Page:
As a traveler, I have always believed that the people that you meet will always have a role to play in your travel experiences and, in some cases, your life. These people can be as mundane as your hotel receptionist who will make you realize that strangers are willing to go beyond their call of duty just to get the right directions to get you to your destination. Or it can be as important as your child who ends up to becoming your travel buddy. In the same way, that we play a part in somebody else’s travel and it is just a matter of whether you play the good part or the bad.
It is also interesting that you also get to meet strangers that share the same passion as yours and that you end up sharing ideas like good old friends even if it was your first time to meet or, in my case, we have just been friends virtually.
As I was preparing for a four-day island trip that we have planned since last year, I got more excited with the idea that we will be doing a side trip that would give us the opportunity to reach out to young Filipinos in this far-flung community that we are heading to. It was because of this minor shift in our itinerary that I got to talk with one of the organizers, got to share ideas, and discovered a common ground when it comes to our thoughts about the need for a sustainable tourism program for local communities.
The past years have seen the rapid growth of local tourism in the Philippines. The power of social media platforms and the entry of budget airlines sparked interest in exploring the country’s beauty that is a lot easier to one’s pocket. A beautiful snapshot of a rustic destination can go viral if it goes to the right “hands” in social media. A local’s “secret” then becomes a “discovery” and you can expect travelers of different sorts flocking to see this latest attraction.
It is great to see, that with the renewed attention that Filipinos give our local destinations, Philippine tourism is no longer boxed up to Boracay, Bangui Windmills, the Philippine Eagle, or the Tarsier. Who would have thought that there is a cheaper way to enjoy El Nido? Or that there is more to Baguio City than its cool weather and strawberries? Not to mention, the huge potential in economic gains for the locals of the community. I have seen how communities responsibly adapt to the sudden attention given to their places. Tali Ti Amianan in San Juan, La Union is a good example. It is a local community effort that converts used clothes, collected as garbage from their shores, into creative bracelets handmade and sold by the locals.
Unfortunately, most communities, even local government units, are not equipped with the right mindset and skills on how to address the influx of tourists. The opportunity to earn more outweighs the potential environmental damage of these tourist activities. You cannot blame the locals’ attitude because it is an opportunity for them to provide something better for their families.
I remember having to lecture locals in Calaguas Island about calling the attention of their guests to throw their garbage at designated areas. I was appalled to witness a young lady from Manila leave the wrapper of her chips on the sand when the garbage bin was just three steps away from her! A local went on to pick it up and throw it at the bin. When I asked him why he did that and not call the attention of the guest, he was afraid to sound rude and feared that she might not go back or recommend the place to her friends. The incident had me doing an impromptu lecture about the need to protect their place and it starts by teaching their guests about discipline.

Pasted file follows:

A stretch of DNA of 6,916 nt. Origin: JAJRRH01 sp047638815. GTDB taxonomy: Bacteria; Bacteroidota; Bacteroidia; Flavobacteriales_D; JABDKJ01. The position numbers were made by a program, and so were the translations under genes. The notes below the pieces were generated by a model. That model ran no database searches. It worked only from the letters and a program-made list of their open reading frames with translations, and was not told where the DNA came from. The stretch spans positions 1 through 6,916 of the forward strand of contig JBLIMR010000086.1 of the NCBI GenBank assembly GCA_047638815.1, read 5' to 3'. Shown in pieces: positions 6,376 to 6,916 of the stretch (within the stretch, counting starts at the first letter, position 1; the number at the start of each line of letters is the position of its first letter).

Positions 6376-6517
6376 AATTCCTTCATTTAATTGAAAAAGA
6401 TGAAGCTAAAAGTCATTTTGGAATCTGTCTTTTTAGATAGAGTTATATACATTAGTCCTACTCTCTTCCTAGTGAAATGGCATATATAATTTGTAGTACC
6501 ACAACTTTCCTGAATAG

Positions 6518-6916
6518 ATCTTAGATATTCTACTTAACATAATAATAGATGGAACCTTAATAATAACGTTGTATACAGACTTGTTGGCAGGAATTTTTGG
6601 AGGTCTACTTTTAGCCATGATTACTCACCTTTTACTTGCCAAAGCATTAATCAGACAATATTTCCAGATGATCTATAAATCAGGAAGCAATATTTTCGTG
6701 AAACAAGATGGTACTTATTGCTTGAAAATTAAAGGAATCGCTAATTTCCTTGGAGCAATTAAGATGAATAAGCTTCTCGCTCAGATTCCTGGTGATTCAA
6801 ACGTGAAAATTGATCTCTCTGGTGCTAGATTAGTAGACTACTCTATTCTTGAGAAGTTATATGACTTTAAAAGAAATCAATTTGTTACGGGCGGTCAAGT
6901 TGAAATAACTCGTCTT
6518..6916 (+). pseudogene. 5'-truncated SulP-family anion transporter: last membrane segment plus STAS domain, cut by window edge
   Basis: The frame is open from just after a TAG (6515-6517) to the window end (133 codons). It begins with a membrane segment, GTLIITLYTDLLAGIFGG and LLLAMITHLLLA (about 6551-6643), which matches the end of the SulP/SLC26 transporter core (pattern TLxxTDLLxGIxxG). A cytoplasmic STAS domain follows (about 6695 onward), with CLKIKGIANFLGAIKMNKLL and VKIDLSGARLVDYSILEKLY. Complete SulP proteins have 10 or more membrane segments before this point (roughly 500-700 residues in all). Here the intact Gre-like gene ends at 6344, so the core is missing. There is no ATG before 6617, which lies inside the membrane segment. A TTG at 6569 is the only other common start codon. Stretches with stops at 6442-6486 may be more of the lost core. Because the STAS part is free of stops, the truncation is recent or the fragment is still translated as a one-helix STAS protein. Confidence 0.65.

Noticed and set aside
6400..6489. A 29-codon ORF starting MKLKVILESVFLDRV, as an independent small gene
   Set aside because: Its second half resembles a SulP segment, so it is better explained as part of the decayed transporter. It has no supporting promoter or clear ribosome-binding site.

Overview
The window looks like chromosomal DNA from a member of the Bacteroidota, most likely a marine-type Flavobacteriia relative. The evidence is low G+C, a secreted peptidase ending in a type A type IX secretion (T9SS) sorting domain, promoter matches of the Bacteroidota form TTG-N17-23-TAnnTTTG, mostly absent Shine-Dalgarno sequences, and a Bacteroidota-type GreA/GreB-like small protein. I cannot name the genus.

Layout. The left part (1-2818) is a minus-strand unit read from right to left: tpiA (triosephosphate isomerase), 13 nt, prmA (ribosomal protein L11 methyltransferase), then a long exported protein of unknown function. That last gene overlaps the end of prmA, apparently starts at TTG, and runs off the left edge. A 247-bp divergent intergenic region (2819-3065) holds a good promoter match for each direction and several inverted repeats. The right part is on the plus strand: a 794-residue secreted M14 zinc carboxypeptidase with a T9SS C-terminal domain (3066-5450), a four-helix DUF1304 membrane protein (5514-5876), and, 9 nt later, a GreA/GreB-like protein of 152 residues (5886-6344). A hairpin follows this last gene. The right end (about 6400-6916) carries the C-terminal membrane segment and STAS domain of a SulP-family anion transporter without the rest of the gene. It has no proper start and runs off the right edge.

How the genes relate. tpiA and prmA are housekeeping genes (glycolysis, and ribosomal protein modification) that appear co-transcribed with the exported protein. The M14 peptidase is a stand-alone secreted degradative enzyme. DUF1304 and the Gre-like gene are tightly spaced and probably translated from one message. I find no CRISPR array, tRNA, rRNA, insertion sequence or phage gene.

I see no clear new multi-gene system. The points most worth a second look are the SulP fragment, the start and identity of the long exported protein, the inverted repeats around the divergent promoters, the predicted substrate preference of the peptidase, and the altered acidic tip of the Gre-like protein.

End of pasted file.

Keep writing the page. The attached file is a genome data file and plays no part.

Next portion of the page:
The sad truth is that local government units need to implement programs that put emphasis on sustainable tourism for its communities. A lot of our tourist destinations, especially the new ones, get abused by both tourists and locals because there are no concrete plans in place on how to find a balance between tourist influx and environmental care. Too many times, we see communities just accepting guests to the detriment of nature. All in the name of revenue.
There are cases where LGUs understand their role and put into play a concrete action plan on not only providing a viable source of income for its communities but to ensure the sustainability of this income source. This is what we all need to focus on as the country’s tourism industry starts to mature and we need to understand that this is not only the role of the LGU. Local travelers are at the forefront in making locals understand that sustainability is more important than just cashing the business in.
I have been around the Philippines to actually see the realities that a lot of common Filipinos face. I have also seen how blinding opportunities can be for locals that they set aside the long-term. I have to do my part as a traveler.
I have shifted from being a “checklist tourist” to becoming an immersed traveler. I have learned to haggle “smart” for the prices of services and produce that local’s offer that would be equally beneficial. I have learned to practice being a responsible traveler who behaves like a guest rather than a privileged tourist.
And if given the opportunity, share my knowledge to locals on how they can make things better and more sustainable for their families and communities.
In the end, this new source of livelihood called tourism, if sustained, can be their hope for alleviating their families from poverty.
Share away how travel changed with you at Traveloka. #TravelokaPH #WhyITravel #TravelokaStories
Marc del Rosario
I believe in education, entrepreneurship, and caring for the environment.